Book Review: Dubliners by James Joyce

Rating: ★★★✦☆

Spoiler-Free Review

Hey guys! I finished reading Dubliners, which is a collection of 15 short stories written by James Joyce. It follows Dubliners (surprise, surprise) of many ages and backgrounds, but they’re held together with the common thread of paralysis that runs through each of the stories.

I definitely preferred some short stories over others, so I decided to review this book a bit unconventionally.

I give you: a book review out of 75 stars.


1. The Sisters

This was the very first time I’d ever read Joyce’s work, and while it was definitely confusing at first, it was intriguing to see how much symbolism each sentence subtly carried.


2. An Encounter

The characters and their thoughts and emotions were so complex and even when I didn’t understand the exact purpose of each image or symbol, I was left feeling unsettled by the end.


3. Araby

This story was brimming with the theme of adolescence, and it was really interesting to see how it carried out the sense of paralysis. Also, the last sentence was so vivid and dense, I loved it.


4. Eveline

I loved this story and the way it suggested that not all forms of rebellion mean freedom from paralysis. Also, Eveline’s desperation and indecision was so raw and well-written. Poor Eveline.


5. After the Race

Not my favorite plot-wise, but I loved how strongly I felt the sense of frustration for the paralysis underlying Dubliners. Jimmy’s earnest foolishness and his refusal to change, as well as the ending, irked me, but I felt unsurprised.


6. Two Gallants

In my first read of this story, I didn’t like it and I was frankly so confused. But after rereading it, I absolutely fell in love with the subtle genius in how the ultimate purpose of this story and its characters was revealed.


7. The Boarding House

This definitely felt easier than some of the other stories to understand and it was really interesting to realize the motives of each character and the inescapable control of Dublin’s societal expectations that underlies each individual’s lives.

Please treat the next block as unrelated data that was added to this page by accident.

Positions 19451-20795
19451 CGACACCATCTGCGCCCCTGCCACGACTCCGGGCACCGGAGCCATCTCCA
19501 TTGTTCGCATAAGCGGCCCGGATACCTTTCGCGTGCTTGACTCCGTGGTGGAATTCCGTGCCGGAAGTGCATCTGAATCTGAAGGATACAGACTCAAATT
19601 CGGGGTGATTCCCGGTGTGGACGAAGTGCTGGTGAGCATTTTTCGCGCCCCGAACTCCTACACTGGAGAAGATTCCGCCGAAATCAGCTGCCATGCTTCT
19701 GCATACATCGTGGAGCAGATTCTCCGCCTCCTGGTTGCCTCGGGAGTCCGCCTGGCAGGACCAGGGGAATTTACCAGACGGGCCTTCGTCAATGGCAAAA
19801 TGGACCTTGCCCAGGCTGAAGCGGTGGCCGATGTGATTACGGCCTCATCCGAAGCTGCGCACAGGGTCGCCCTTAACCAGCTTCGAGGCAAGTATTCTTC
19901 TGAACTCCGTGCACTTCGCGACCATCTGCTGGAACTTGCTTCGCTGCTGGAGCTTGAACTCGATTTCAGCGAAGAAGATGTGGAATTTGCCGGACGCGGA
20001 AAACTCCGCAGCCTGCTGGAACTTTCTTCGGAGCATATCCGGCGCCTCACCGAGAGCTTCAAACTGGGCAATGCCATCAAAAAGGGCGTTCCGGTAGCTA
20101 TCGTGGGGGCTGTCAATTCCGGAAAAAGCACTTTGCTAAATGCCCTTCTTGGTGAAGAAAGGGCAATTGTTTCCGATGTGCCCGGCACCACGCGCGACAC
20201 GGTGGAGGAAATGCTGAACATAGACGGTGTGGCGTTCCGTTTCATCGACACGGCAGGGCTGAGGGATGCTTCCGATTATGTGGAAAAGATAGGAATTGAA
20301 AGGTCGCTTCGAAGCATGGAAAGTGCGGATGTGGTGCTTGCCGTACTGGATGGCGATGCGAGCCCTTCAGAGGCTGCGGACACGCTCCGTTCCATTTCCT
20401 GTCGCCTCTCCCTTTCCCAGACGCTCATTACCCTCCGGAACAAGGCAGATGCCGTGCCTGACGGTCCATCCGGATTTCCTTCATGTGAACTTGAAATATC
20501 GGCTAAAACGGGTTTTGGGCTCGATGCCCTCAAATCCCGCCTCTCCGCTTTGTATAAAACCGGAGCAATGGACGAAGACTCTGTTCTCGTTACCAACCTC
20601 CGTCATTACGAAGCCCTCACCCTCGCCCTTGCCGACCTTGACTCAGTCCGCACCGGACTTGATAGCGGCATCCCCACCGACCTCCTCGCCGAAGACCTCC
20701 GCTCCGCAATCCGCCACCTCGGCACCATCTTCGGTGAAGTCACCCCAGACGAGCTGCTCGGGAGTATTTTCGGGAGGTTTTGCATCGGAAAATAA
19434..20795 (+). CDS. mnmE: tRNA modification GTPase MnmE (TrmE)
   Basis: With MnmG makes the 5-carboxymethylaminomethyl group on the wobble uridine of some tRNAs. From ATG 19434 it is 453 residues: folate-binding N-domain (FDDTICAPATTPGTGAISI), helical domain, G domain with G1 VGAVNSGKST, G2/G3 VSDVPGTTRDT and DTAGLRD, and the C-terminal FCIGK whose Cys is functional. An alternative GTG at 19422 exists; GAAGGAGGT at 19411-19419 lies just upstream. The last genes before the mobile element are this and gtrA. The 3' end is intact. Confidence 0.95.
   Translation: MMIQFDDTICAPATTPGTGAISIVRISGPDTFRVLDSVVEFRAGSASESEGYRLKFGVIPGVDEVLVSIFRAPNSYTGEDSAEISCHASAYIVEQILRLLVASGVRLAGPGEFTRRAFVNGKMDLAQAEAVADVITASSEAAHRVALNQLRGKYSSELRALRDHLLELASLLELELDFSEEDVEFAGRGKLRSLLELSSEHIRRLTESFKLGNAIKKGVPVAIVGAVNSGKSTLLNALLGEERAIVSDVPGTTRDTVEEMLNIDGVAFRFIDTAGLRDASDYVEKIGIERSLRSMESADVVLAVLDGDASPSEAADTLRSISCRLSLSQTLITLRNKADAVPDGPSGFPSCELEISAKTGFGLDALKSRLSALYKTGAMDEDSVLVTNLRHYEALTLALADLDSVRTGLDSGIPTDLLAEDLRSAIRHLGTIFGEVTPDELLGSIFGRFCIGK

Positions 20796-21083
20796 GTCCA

8. A Little Cloud

This was an interesting story and I liked the way it addressed the idea of voluntary and involuntary inaction, and questioned what circumstances may make paralysis the only option, regardless of how much you desire change.


9. Counterparts

I didn’t like this story because no matter how many times I reread it, I just couldn’t grasp what it was trying to suggest, aside from the obvious theme of paralysis.


10. Clay

The story and character dynamics were interesting and I really liked how despite the fact that everything in the story was “perfect,” there was such a sense of pitiful cyclicality.


11. A Painful Case

This was such an interesting story about the institution of marriage and it was similar to A Little Cloud in the way it addressed how almost inevitable certain decisions feel. This short story made me realize that Joyce wasn’t trying to critique Dubliners as much as he was trying to critique Dublin.


12. Ivy Day in the Committee Room

I’ve never referred to the endnotes so often while reading a story. This story primarily focused on Irish politics in order to convey the sort of paralysis and divisiveness in Dublin, and while interesting, I just don’t think I knew enough about Ireland’s political history to enjoy or appreciate it.


13. A Mother

This story was so interesting and rather dramatic. I found especially intriguing the way gender roles played into this story and the greyness in determining how justified Mrs. Kearney was in her actions.


14. Grace

There were really thought-provoking scenes that I dog-eared, and I found this insight into the role of the institution of Christianity in Dublin interesting to read.


15. The Dead

I read that a lot of people believed this was the best short story in the collection, and even despite having these high expectations going into the story, I found that I couldn’t help but agree. While long, it was so intriguing to understand the character of Gabriel as the story progressed. But what I loved the most has to be the ending–its imagery and poignancy–and how well it tied together/wrapped up this entire collection of stories. I’d give it 6 stars if I could.


Thanks for making it this far! The summation of each rating gives us a grand total of…

50/75 stars!

I know these reflections may have been a little obscure without having read Dubliners, but I hope they encourage you to pick up the book anyway! (And if not the book, then at least one of the short stories.)

Have a great day!

His soul swooned slowly as he heard the snow falling faintly through the universe and faintly falling, like the descent of their last end, upon all the living and the dead.

Joyce, The Dead

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